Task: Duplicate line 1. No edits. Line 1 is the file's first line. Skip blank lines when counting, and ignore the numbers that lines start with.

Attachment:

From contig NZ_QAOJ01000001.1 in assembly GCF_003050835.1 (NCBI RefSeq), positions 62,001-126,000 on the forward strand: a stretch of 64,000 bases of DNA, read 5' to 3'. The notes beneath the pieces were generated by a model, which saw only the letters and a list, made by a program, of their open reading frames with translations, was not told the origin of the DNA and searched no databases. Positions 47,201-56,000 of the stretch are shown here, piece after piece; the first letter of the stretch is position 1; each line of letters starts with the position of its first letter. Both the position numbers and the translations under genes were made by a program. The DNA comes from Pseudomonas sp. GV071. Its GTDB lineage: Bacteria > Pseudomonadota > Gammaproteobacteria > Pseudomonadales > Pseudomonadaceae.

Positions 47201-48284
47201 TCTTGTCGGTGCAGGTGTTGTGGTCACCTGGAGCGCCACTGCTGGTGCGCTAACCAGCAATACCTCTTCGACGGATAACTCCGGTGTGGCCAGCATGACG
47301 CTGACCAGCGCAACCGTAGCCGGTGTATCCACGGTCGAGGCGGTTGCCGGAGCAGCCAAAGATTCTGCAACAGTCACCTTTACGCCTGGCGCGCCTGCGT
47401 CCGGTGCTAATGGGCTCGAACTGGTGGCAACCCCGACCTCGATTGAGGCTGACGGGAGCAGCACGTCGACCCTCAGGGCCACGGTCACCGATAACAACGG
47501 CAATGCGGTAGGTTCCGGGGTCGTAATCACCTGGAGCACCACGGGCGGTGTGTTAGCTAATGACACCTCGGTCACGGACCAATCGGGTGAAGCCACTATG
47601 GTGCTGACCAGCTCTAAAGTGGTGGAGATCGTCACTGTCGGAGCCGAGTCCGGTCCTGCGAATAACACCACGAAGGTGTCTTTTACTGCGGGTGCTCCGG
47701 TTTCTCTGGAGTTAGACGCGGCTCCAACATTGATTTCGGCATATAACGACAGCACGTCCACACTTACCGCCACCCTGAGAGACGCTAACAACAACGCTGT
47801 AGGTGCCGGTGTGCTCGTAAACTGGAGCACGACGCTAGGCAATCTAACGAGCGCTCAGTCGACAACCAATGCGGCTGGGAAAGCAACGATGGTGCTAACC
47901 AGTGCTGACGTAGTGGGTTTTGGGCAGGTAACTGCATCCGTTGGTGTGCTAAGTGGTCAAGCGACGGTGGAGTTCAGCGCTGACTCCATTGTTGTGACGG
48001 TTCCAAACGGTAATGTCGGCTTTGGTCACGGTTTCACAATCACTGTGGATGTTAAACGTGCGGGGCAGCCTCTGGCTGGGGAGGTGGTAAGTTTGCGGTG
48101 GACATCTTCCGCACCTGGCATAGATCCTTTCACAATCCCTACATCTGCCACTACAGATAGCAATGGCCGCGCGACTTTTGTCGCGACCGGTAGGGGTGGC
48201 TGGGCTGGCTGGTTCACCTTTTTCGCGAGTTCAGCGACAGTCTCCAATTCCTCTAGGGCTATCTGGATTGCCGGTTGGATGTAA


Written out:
From contig NZ_QAOJ01000001.1 in assembly GCF_003050835.1 (NCBI RefSeq), positions 62,001-126,000 on the forward strand: a stretch of 64,000 bases of DNA, read 5' to 3'. The notes beneath the pieces were generated by a model, which saw only the letters and a list, made by a program, of their open reading frames with translations, was not told the origin of the DNA and searched no databases. Positions 47,201-56,000 of the stretch are shown here, piece after piece; the first letter of the stretch is position 1; each line of letters starts with the position of its first letter. Both the position numbers and the translations under genes were made by a program. The DNA comes from Pseudomonas sp. GV071. Its GTDB lineage: Bacteria > Pseudomonadota > Gammaproteobacteria > Pseudomonadales > Pseudomonadaceae.